“I never had the opportunity to go to school as a child, and at 24, I couldn’t speak, write or read in English,” says 27-year-old Ramona Constantin. “I was a housewife and a mother and that is all I was meant to be.”
In 2009, Ramona, A Roma, migrated to Manchester, England for a better life. She left Romania after her husband left her and her daughter with no means of financial support. She decided to move to the UK to improve her situation even though she lacked any skills, a formal education and the capacity to speak English.
She shared her personal experience on her migration challenges and opportunities in England during a panel discussion on participatory development at the United Nations Social Forum of the Human Rights Council, which was organized by the UN Human Rights Office in Geneva earlier this fall.
Ramona decided to take an active role in her community by registering for a training program sponsored by the Manchester City Council, the University of Manchester, and the Big Life Company—an organization that provides educational job training, language classes and housing assistance. During this program, she took courses in English, as well as computer and job training. For 18 months, she worked for the Big Issue in the North selling newspapers on the street in order to practice her English and support her family.
“On a personal level, this experience really made me who I am today because it gave me the confidence to follow my dreams,” she says. “The training created hope—it shows the Roma people in Manchester that there are people who want to help us, who want us to stay and to become a real part of their community.”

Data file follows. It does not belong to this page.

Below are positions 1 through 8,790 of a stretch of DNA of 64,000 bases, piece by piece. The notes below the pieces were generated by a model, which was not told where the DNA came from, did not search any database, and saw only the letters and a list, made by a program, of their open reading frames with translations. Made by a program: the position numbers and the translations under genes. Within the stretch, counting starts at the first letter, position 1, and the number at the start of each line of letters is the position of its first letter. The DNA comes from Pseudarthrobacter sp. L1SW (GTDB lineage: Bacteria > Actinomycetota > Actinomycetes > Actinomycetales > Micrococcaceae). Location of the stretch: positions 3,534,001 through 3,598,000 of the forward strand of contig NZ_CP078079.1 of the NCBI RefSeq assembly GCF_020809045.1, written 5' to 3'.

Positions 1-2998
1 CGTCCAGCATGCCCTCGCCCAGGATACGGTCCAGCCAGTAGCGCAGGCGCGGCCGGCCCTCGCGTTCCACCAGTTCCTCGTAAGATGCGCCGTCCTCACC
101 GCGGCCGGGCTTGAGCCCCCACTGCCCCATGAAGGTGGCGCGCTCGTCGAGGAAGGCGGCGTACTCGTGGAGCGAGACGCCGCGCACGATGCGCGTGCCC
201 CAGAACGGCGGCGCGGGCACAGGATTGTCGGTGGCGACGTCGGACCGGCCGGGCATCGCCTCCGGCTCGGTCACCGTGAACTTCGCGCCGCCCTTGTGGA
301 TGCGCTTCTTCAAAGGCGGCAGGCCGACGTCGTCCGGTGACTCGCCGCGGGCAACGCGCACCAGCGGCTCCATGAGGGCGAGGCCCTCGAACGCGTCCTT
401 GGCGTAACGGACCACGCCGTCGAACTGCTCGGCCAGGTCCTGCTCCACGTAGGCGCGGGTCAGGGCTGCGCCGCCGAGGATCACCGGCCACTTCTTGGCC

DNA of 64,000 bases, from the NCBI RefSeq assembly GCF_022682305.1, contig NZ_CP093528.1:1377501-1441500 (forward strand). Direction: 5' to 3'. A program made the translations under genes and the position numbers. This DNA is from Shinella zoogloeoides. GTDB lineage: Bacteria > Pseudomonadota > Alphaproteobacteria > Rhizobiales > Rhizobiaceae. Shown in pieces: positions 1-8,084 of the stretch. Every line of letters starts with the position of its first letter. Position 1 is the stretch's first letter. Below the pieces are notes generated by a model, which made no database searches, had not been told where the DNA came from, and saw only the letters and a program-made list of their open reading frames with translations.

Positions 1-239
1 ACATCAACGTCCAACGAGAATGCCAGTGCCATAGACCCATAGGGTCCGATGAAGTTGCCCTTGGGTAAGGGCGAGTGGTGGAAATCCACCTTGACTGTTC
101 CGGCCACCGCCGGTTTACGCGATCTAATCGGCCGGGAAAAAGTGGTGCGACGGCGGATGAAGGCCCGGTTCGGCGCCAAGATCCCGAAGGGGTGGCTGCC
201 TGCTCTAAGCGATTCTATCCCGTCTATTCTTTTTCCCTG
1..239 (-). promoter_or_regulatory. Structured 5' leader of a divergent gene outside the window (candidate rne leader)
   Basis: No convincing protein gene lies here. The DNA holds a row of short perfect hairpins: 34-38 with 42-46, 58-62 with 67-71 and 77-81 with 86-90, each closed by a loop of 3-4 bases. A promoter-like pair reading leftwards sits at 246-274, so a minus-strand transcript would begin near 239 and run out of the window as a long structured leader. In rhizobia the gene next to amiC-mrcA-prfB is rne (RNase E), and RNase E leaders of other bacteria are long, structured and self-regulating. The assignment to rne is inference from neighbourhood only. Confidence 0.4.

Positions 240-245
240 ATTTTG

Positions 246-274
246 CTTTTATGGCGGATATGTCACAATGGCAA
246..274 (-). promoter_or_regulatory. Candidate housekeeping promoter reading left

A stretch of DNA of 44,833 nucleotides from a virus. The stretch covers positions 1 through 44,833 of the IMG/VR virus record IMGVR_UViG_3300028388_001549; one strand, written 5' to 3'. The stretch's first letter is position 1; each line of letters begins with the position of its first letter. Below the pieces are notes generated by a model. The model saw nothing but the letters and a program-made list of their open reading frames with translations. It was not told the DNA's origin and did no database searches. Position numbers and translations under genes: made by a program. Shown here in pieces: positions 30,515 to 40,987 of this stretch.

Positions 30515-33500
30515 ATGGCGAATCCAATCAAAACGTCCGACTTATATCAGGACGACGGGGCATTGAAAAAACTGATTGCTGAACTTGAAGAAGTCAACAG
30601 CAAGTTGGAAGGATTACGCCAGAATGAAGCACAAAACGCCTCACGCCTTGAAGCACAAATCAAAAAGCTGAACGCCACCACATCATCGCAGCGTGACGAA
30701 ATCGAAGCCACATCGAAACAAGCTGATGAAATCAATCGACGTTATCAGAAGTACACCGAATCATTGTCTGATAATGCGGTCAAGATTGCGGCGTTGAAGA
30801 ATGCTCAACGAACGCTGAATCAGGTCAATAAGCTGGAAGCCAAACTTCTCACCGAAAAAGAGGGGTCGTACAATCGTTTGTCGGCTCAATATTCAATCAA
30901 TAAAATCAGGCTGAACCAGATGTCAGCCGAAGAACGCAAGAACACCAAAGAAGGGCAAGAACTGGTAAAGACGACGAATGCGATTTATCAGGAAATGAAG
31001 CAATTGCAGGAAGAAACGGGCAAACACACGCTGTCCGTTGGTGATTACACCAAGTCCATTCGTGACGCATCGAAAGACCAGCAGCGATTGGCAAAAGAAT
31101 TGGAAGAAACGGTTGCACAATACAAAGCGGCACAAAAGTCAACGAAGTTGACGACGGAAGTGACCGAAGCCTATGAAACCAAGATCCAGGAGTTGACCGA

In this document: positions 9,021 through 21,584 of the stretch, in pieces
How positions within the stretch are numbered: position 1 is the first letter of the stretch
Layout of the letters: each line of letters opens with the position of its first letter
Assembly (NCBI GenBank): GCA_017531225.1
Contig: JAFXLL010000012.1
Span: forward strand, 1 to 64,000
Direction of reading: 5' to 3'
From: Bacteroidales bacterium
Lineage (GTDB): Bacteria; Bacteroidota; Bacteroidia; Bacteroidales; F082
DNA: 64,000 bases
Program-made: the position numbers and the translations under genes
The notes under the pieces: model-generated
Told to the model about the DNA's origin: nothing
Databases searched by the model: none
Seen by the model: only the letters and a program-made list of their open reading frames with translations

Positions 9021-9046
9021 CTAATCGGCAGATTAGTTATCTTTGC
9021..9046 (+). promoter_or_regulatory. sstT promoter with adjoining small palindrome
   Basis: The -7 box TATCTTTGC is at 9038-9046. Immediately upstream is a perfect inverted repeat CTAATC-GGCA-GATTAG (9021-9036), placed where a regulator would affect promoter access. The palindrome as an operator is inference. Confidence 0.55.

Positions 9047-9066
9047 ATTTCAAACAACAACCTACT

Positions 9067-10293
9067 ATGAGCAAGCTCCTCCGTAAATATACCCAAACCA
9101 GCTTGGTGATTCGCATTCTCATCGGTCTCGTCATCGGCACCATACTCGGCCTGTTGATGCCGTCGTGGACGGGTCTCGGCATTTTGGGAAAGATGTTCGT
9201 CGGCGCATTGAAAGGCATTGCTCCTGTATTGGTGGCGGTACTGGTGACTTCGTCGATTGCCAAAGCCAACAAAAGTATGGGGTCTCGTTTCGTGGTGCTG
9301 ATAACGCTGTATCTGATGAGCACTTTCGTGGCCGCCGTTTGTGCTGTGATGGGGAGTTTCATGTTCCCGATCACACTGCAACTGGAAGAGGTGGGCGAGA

Today, Ramona can read, write and speak fluently in English. She is working as a community interpreter and performs community outreach for the Big Life Company. She is also working as an interpreter for a National Health Service trust and collaborating in a project in Romani Studies at the University of Manchester. She also works at several local primary schools with Roma and non-Roma children as a Teacher’s Assistant.
“We shouldn’t have low expectations for ourselves and no one else should have low expectations for us simply because we are Roma,” she says.
Ramona feels that it can be difficult as a stranger to engage with a community because of their cultural differences. She says it is important to develop a support structure in order to feel more engaged with your network, which means reaching out and learning more about a community’s resources and services.
“I think I bring hope to my community—the hope that it’s possible to achieve even without an education or without being a rich person,” she says. “The fact that I am a Roma woman doing this kind of work is something different for them [her community]. The fact I have been visible to my own people through my hard work sends a powerful message.”
In the future, Ramona would like to attend a university and eventually become a social worker. She also hopes her outreach work will inspire young Roma people, especially young women, to work hard and attend school. “We are the same as anyone else—we have the same minds and the same potential,” Ramona says.
Migration is one of six global thematic priorities of the UN Human Rights Office. The revised strategy of the Office focuses on a range of issues including opposing the criminalization of irregular migrants, combating discrimination and xenophobia against migrants, protecting economic, social and cultural rights and advocating for alternatives to the immigration detention of migrants. The Office advocates for a human rights-based approach to migration, which places migrants and their rights at the center of all policy responses to migration.
On 10 December we celebrate Human Rights Day. This year’s theme is inclusion and the right to participate in public life.
26 November 2012